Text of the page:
Probation prevented Oklahoma from playing in a bowl game, but it didn't keep four Sooners from grabbing some postseason attention.

Scott Evans made a key interception to halt one drive and teammate Frank Blevins stopped another with a goal-line tackle as the Blue team held on for a 17-14 victory Tuesday in the 53rd annual Blue-Gray college all-star game.Evans, a defensive lineman at Oklahoma, was named the Blue's most valuable player, adding two sacks to his interception.

Blevins, a Sooners linebacker, stopped Houston's Chuck Weatherspoon on fourth-and-goal at the 1 and finished with six tackles, tied for the team lead with yet another Oklahoma player, lineman Tom Backes, who also recovered a fumble. The fourth Oklahoma defensive player, lineman James Goode, chipped in with five tackles.

"We weren't going to a bowl, so we wanted to prove ourselves," Evans said. "We wanted to show people around here that we have some players at Oklahoma. I think we did that."

The final totals for the Oklahoma contingent: 20 tackles, two quarterback sacks, an interception and a fumble recovery.

Oklahoma State's Cary Blanchard broke a 14-14 tie midway through the fourth quarter with a 25-yard field goal. But the Gray's downfall was a lack of production deep in Blue territory and a failure to capitalize on six Blue turnovers.

Five times the Gray had a first down inside the Blue 15. Only once did it come away with points.

In the first quarter, the Gray had a first-and-goal at the 7. Three plays gained six yards, and then the 230-pound Weatherspoon was thrown for a 1-yard loss by Blevins on fourth down.

"We guessed that they were going to try to run up the middle," said Blevins, who weighs 225. "It was clogged up and I happened to be there . . . I was surprised we stopped him. He's a load."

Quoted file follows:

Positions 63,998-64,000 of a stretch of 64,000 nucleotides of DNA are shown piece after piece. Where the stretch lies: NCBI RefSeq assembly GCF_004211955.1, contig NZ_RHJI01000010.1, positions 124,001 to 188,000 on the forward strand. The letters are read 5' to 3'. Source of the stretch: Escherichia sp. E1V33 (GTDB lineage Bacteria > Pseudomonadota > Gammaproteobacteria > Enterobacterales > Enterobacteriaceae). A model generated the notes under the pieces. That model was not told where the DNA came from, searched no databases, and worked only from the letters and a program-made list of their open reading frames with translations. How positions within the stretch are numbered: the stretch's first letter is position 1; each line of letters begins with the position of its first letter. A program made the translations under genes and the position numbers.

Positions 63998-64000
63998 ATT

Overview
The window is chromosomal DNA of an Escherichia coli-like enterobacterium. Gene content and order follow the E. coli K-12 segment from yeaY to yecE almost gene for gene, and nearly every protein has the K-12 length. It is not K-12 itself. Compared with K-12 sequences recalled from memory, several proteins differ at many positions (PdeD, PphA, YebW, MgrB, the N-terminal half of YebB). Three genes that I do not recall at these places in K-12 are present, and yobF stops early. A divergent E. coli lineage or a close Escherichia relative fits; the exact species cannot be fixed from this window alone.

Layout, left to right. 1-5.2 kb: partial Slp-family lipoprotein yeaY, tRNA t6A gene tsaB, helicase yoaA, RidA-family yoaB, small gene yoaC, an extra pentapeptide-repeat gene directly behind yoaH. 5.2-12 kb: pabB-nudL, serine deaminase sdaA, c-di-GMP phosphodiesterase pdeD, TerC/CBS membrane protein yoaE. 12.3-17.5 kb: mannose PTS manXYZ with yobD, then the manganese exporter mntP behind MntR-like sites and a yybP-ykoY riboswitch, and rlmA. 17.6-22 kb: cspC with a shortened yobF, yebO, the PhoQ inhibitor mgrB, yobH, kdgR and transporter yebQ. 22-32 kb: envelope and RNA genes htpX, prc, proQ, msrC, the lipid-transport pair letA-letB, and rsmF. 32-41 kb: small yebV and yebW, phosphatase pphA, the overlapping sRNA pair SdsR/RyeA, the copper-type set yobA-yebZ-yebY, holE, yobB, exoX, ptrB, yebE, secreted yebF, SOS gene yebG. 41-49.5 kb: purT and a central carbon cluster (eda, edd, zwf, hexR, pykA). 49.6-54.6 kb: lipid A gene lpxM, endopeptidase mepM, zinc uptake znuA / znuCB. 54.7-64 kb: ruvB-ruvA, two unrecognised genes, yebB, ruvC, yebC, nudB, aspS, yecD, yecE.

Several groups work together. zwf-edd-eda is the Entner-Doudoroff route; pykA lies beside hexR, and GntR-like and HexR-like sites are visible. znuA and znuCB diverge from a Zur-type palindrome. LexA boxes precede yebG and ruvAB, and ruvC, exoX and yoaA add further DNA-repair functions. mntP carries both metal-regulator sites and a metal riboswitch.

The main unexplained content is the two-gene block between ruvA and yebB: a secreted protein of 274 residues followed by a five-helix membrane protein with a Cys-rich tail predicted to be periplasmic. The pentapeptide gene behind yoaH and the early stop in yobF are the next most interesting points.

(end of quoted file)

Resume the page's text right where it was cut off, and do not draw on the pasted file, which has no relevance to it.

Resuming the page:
In the fourth quarter, after rallying from a 14-0 deficit only to fall behind on Blanchard's field goal, the Gray wasted two more chances to win.

On first down from the Blue 11, a screen pass by Scott Zolak of Maryland was intercepted by Evans with 6:25 remaining. Evans saw that the play was intended for Weatherspoon and held back at the line of scrimmage instead of rushing.

"We'd worked on that play all week," Evans said. "I saw Weatherspoon and I just stopped. (Zolak) tried to throw it over my head, but I was able to jump up and catch it."

The Gray had one final chance after Oklahoma State's Gerald Hudson fumbled at the Blue 48.

Zolak appeared to throw an 8-yard touchdown pass to Phil Logan of Kentucky with less than two minutes remaining. But another receiver, Louisiana Tech's Bobby Slaughter, was called for pass interference. The drive stalled and Georgia's Jon Kasay missed badly on a 40-yard field goal attempt with 1:38 remaining.

Weatherspoon was stopped on another fourth-and-goal at the 1 by North Dakota State's Phil Hansen in the third quarter.

The Blue scored on its first two possessions.

Sheldon Canley of San Jose ran 7 yards for a touchdown, capping a four-play drive that began when Blevins stripped the ball from Zolak at the Gray 36 and Backes recovered at the 36. Northwestern's Bob Christian capped a 76-yard drive with a 15-yard run the next time the Blue had the ball.

Zolak, though, hooked up with Logan for a 39-yard touchdown pass in the second quarter, and then he tied the game himself by diving over from the 1 late in the third period.

Zolak accounted for most of the Gray's run-and-shoot offense, completing 15 of 25 passes for 254 yards. But he also was intercepted twice and lost a fumble. His running game was of little help, picking up only 26 yards on the same number of carries.

"It was different, but it was a lot of fun," Zolak said of the formation installed by Houston coach John Jenkins, who handled the Gray offense. "It was a lot to get adjusted to, but we got in the groove in the second half. I thought we did good with only five days (of practice) to put it together."